But Is It Enough Hay For A Marathon?

Many runners who are participating in the TCSNYC Marathon had their last legitimately long run yesterday. I know I did, and I think I saw a few of you out there too. So as they say “the hay is in the barn” and next week we’re on our way to taper town.
I managed to run 21 “Nike App miles” at 9:23, a bit better clip than my goal marathon pace of 9:30. But I would be lying if I said it made me feel more confident about the marathon. If anything I was disappointed to think that my training has not paid off as “bigly” as I had hoped. On the other hand I wonder if I’m being realistic, and maybe running over 20 miles is just hard no matter how much you train.
Last year I ran the TCSNYC Marathon in 4 hours and 51 minutes, a blistering pace of 11:07. My goal, based on my half marathon times, was 9:00 but I never had a single split as low as that. And despite running super slow I bonked hard at mile 20. The final 6 miles were agony, the likes of which I never wanted to feel again.
It only took me a week or so to go from “I’m never doing that again” to “what could I have done differently”. After doing a bunch of reading I decided that my training program did not put enough hay in my barn. So once I was selected to run again this year I designed my own 20 week training program that had me running 878 miles in preparation, versus 611 miles last year, about a 44% increase. I also adjusted my pace goal to 9:30, closer to the pace I naturally seem to run on my long runs.
Until yesterday I felt that this approach was really paying off. I’ve been running 7 miles effortlessly almost every morning and in fact have gotten to the point where I can’t wait to do it. I defeated the twin nemeses of hot runs and late runs in the Area 13.1 Half Marathon in August. I’ve been running long runs of up to 20 miles and feeling perfectly fine during and after despite the summer heat and the hilly neighborhood. Last week I repeated my pre-marathon 13.1 race at Little River Canyon and bested last years’ time by nearly 3 minutes. I was convinced that my dress rehearsal run would go even better than it did last year when I ran 21 miles @9:39 and felt great afterwards.
I carbo loaded Friday night. I woke up early on Saturday to fly to New York like I was catching a bus to Staten Island, then waited until 10:30AM to run. Did all my pre-race fueling and headed out the door. It was on the warm side, low 70s, but felt cooler under cloud cover. I ran a new route on the trails alongside the Bronx River Parkway and was really enjoying the early autumn scenery. Mile 1 was too fast at 8:53. Through mile 10 I was cruising along at 9:04, repeating my mantra “you’re not bonking until you are”. But as hard as I tried I couldn’t seem to slow down. I ran faster than my goal pace every mile until 17, and you know what happened then. Pain. Suffering. And 10:02 per mile. I didn’t feel much better than I did at the end of last year’s marathon, and I was pretty sure if I ran another 9 miles I would have felt at least as bad.
Now it’s easy to say I went out too fast and that was the problem, but last year my dress rehearsal long run was just as long and only a little bit slower yet I felt like I could easily have run a few more miles. Then I ran the marathon a lot slower but was red alert by mile 20. So despite going out a little quick I was expecting my bigger haystack to allow me to run the 21 mile dress rehearsal a little faster than last year and still feel at least as good. Didn’t happen. Uh oh. Where does that leave me for the marathon?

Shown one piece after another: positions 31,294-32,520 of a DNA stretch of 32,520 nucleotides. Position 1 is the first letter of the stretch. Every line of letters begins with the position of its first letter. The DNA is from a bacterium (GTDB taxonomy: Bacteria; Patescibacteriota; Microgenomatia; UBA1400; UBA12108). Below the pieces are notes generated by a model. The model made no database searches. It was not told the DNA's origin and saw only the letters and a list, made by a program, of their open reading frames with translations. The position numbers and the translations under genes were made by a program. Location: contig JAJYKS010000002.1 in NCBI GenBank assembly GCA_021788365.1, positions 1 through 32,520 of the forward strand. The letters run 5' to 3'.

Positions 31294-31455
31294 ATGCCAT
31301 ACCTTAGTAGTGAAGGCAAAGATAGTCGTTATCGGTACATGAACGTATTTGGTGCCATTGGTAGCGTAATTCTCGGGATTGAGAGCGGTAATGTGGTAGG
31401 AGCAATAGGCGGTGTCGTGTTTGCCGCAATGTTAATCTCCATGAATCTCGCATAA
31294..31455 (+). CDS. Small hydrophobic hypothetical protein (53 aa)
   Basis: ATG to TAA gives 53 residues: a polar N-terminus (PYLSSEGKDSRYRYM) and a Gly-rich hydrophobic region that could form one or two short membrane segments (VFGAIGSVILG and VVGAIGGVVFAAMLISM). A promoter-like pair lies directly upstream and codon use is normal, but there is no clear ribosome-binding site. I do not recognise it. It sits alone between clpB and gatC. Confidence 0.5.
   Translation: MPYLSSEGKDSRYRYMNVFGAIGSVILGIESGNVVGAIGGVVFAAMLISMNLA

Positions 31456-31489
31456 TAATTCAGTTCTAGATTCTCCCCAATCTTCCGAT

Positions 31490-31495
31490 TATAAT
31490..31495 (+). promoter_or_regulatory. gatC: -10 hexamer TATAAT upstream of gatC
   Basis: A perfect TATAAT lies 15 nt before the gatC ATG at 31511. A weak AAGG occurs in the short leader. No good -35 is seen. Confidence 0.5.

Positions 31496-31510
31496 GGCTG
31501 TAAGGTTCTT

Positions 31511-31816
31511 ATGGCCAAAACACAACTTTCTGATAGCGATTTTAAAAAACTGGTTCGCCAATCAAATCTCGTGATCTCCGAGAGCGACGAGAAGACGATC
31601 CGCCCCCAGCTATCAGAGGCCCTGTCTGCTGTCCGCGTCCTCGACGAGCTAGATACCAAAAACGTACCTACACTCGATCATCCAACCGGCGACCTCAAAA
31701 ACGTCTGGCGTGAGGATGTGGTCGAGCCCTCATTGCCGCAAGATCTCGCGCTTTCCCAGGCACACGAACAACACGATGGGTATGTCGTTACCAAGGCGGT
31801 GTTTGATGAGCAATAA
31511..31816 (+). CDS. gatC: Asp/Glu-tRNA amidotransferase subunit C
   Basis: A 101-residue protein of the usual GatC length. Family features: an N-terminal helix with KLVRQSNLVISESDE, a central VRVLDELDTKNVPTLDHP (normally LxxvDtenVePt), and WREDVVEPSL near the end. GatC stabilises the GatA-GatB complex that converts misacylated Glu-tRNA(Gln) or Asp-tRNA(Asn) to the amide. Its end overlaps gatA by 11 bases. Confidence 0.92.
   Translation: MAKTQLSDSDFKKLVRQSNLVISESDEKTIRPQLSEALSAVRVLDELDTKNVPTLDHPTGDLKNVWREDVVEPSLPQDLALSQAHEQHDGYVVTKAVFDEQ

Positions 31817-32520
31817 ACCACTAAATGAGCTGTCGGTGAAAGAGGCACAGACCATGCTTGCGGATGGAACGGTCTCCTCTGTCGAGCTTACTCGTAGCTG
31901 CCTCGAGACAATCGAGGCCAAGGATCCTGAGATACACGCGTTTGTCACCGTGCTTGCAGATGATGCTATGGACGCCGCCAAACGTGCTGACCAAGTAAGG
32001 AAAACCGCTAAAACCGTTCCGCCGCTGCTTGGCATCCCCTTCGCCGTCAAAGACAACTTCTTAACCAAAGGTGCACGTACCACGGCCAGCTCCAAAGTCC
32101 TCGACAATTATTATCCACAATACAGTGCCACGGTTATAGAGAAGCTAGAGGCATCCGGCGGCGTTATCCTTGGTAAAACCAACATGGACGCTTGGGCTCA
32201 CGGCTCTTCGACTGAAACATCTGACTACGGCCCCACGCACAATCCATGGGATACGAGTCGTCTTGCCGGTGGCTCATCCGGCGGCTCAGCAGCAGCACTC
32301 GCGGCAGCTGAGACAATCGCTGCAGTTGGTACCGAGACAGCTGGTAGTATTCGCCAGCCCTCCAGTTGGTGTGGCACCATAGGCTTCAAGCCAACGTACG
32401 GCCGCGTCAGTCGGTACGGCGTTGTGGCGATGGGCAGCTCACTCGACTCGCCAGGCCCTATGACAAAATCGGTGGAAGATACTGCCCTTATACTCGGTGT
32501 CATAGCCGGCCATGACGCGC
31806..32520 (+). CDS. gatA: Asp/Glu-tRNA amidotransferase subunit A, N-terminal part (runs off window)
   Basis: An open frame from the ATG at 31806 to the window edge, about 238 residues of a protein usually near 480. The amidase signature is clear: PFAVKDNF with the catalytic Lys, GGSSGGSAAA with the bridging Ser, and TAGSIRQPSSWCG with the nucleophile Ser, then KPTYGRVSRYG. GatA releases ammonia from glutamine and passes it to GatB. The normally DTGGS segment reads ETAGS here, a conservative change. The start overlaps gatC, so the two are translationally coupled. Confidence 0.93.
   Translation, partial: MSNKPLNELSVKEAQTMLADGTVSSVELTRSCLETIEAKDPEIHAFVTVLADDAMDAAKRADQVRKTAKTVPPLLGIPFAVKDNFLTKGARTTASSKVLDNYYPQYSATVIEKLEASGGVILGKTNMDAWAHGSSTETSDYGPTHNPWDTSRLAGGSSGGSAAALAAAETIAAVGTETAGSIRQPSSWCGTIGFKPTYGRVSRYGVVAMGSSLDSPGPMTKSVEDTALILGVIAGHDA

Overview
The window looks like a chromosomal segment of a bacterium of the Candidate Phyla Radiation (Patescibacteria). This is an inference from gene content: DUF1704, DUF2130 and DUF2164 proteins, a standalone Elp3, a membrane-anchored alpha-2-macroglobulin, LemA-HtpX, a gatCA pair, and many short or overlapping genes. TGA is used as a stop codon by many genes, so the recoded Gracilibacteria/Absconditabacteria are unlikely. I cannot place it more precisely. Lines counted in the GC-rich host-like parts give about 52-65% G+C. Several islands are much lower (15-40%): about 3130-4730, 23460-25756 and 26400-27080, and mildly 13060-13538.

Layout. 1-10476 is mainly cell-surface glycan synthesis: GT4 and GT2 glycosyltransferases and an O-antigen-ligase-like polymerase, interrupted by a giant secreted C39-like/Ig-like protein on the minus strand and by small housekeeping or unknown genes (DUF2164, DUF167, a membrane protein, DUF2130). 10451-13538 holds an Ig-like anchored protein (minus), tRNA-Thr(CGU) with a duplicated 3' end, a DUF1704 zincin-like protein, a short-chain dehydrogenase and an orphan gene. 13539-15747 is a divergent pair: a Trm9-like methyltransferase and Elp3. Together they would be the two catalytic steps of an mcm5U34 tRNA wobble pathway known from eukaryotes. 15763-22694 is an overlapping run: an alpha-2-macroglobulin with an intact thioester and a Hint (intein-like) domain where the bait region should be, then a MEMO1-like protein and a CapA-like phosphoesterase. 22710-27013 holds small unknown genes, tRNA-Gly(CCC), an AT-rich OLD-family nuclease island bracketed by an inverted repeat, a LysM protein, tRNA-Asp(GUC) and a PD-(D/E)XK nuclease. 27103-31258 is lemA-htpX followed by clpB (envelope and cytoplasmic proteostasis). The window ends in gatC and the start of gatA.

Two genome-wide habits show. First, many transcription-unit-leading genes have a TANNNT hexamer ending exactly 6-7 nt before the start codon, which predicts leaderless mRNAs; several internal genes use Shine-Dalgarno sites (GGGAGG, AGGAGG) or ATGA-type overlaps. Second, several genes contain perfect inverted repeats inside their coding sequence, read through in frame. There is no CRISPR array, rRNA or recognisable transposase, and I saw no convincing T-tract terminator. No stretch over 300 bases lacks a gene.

There were some encouraging signs along the way that more hay will make a better day. I’ve always tracked my runs using my Nike Running app so that’s what I use for historical comparison. But I find it’s not particularly accurate when it comes to distance. I also use Map My Run and find that it is even less so. I’ve added a Garmin watch since last year and that seems to be far less liberal when it comes to tracking distance and I suspect it is more accurate. Still I’m happy to rely on the Nike App for distance or even the generous Map My Run when the run is getting especially difficult. Yesterday when Map My Run announced that I had reached my 20 mile distance goal I was ready to stop. In fact by mile 17 I was contemplating a walking break but since it was my dress rehearsal I wanted to make sure I completed a genuine 20 mile run. I waited until my Forerunner said it was 20 miles, and then I ran a little past that. I actually started to feel a little better a got a bit faster. My last mile was 22 seconds faster than the prior mile. Could that be breaking through the wall?
2 final thoughts: First is the unpredictability of performance. I’ve known from past athletic endeavors that some days you have it and some days you don’t, regardless of preparation. I tend not to think of running that way even though I intellectually get that the same rules must apply. So maybe last year’s dress rehearsal was just a good day, and the marathon was not. Who’s to say this year won’t be the opposite? Second is the reality of running a marathon – I’m probably not going to feel great no matter what I do. If so it pays to embrace that fact, run the way I’ve trained and just expect to hurt. If I don’t end in agony I can chalk it up to all that extra hay. If I do I’ll say running a marathon is just too hard and I’ll never do it again. Just like I did last year.

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